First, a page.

FINCA TATIN, Jungle near Livingston, Guatemala- I looked at my wife’s back the other day, I unexpectedly discovered a swollen, black, sub-dermal protrusion looking back at me. I though that it could have been the implanted larva of a human bot fly. Or at least I hoped it was the implanted larva of a human [...]
FINCA TATIN, Jungle near Livingston, Guatemala- I looked at my wife’s back the other day, I unexpectedly discovered a swollen, black, sub-dermal protrusion looking back at me.
I though that it could have been the implanted larva of a human bot fly.
Or at least I hoped it was the implanted larva of a human bot fly.
Human bot flies live in the jungles of Guatemala and the rest of Central and South America. During their larva life stage they incubate under the skin of mammals — including humans. For six weeks a bot fly larva lives a sub-dermal existence, where it eats the skin, grows, and then eventually squirms out to become a mature fly. They are truly amazing creatures.
The bot fly leaves its host while still a larva, it crawls out as a half inch long worm looking thing and falls to ground, where it embeds itself into the soil — where it will live for a couple more days before generating into a fly.
Once it is a proper fly, it only has a few days to find a mate and start the cycle over again, for the adult bot fly lacks the biological equipment to eat — so it must live out the duration of its life off of the pig out it had while in the skin of its host.
Once the adult finds a mate, and the female’s eggs are fertilized, the female bot fly has the additional job of capturing a mosquito or another flying insect that lands on mammals. Once captured, the bot fly sticks her eggs to it.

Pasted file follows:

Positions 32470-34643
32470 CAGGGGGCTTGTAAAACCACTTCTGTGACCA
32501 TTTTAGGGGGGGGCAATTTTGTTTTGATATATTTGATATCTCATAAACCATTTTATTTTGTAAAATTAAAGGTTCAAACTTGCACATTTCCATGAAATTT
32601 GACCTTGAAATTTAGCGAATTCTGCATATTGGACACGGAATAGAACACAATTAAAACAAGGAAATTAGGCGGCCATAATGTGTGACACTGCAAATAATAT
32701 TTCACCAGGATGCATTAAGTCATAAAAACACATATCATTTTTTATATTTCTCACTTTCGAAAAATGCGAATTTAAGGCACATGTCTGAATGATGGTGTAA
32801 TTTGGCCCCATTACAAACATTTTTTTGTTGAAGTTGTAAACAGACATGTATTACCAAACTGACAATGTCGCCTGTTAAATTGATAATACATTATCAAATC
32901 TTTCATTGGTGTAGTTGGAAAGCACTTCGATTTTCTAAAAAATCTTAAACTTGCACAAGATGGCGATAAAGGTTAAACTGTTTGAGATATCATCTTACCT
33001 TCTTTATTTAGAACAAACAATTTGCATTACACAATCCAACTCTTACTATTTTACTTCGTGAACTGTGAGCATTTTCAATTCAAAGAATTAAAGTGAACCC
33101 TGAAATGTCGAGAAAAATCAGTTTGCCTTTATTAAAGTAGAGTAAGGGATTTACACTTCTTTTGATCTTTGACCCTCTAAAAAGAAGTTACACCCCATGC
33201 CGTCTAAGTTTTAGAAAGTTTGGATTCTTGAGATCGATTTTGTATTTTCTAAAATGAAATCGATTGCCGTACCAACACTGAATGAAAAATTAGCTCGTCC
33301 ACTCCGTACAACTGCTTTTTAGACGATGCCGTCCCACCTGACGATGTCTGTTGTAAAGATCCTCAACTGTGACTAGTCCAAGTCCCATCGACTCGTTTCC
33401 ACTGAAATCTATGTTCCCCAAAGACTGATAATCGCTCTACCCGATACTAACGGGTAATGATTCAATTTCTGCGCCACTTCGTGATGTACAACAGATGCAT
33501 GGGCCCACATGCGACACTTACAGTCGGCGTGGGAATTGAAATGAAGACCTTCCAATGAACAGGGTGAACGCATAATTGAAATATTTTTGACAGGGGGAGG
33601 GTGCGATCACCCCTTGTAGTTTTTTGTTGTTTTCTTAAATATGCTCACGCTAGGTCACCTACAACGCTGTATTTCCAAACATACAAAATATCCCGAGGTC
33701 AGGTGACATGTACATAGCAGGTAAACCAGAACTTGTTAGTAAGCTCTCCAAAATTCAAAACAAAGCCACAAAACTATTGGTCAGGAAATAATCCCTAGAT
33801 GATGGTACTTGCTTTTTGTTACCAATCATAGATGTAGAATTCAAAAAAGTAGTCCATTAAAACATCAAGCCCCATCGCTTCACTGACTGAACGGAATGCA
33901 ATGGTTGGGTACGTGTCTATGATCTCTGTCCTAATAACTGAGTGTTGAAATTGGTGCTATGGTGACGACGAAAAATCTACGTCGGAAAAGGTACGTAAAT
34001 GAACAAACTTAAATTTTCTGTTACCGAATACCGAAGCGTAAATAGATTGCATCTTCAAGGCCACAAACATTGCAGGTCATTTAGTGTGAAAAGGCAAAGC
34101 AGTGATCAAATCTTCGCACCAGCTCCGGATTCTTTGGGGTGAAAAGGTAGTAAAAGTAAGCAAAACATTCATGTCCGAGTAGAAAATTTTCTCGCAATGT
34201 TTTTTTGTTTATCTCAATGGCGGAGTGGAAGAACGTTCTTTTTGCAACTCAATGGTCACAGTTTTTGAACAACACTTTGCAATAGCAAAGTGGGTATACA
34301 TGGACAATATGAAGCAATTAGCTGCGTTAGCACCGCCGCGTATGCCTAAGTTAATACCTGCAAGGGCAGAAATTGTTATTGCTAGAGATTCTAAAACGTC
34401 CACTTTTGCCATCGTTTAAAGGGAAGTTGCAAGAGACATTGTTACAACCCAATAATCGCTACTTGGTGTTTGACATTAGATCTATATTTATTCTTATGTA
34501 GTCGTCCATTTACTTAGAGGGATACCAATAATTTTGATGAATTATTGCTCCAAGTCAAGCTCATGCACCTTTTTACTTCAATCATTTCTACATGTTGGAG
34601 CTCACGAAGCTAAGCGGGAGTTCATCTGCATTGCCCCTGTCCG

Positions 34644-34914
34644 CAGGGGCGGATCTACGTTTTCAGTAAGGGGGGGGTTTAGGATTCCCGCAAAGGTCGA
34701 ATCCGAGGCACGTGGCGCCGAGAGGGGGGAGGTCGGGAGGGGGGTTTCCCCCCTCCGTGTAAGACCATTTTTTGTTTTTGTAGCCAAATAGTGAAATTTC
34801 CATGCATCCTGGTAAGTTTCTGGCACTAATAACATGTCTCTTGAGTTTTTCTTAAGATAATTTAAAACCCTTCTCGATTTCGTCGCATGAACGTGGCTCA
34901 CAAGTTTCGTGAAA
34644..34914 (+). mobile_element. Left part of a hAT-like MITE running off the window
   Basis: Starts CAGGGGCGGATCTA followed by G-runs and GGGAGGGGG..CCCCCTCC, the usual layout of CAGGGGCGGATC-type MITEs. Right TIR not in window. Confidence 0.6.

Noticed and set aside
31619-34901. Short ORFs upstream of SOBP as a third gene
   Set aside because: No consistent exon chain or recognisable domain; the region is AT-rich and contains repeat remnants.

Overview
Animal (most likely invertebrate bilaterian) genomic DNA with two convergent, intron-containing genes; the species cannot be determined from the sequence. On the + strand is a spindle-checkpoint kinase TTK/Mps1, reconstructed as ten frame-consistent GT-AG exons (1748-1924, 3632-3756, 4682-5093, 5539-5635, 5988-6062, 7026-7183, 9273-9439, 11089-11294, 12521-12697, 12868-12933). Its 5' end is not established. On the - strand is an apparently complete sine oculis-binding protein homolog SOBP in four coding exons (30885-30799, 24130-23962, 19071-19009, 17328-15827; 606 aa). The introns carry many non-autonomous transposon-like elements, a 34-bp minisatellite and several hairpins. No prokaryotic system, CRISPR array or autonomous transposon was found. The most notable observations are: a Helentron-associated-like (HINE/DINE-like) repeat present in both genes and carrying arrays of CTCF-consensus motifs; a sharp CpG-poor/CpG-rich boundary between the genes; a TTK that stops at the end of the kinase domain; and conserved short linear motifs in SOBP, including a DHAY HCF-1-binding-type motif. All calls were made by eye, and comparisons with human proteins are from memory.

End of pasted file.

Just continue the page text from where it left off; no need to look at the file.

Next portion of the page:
The mosquito then finds a mammal to bite, and leaves the botfly eggs behind in the process. The deposited eggs the hatch into larva on the skin, and it then burrows beneath the surface.
The cycle repeats itself all over again.
Bot flies sometimes grow in the skin of humans — it is not uncommon, though it does not occur so frequently that the bot fly is considered a real pest. People don’t go around fearing bot flies here in Guatemala, no travelers requests bot fly prophylaxis before traveling into a jungle. But as I looked at the raised bump that rose out of my wife’s skin, I thought that she may have commandeered her very own pet bot fly.
I made to remove the little beastie myself — or at least to determine if it was actually a larva that was sub-dermally implanted in the dorsal surface of my poor wife. Bot flies can be removed by covering the bump with nail polish, tape, or another non porous solvent or adhesive, which has the effect of making the larva come further out of the skin to breathe for air. When it does this, when the little air tube is above the surface of the skin, you can ease it out with a pair of tweezers. You do not want to kill the bot fly while it is still in the skin, as it will then become difficult to remove later. As is, the bot fly is made to come out of its host without doing it much injury — they even create a natural antiseptic to prevent infection in the temporary sub-dermal home. To kill a bot fly larva while buried in the skin is to leave a dead insect in your body, which could become very difficult to remove and cause infection.
I became excited at the prospect of my wife having a botfly, I have always wanted to remove one.
I dug a little into my wife’s skin with a pair of tweezers, poked around a little, gently lifted up and pulled back the top layer of her skin to find what was laying down beneath — I dug, I looked:
My wife’s “bot fly” was nothing more than an insect bite that turned into something resembling the latter stages of a blood blister. The larva was nothing more than a small sub-dermal assemblage of blood that dried up and congealed, becoming a little infected and forming a raised bump.
Pretty gross, but not bot fly gross.
For the record, my wife’s relief could only be matched by my own disappointment.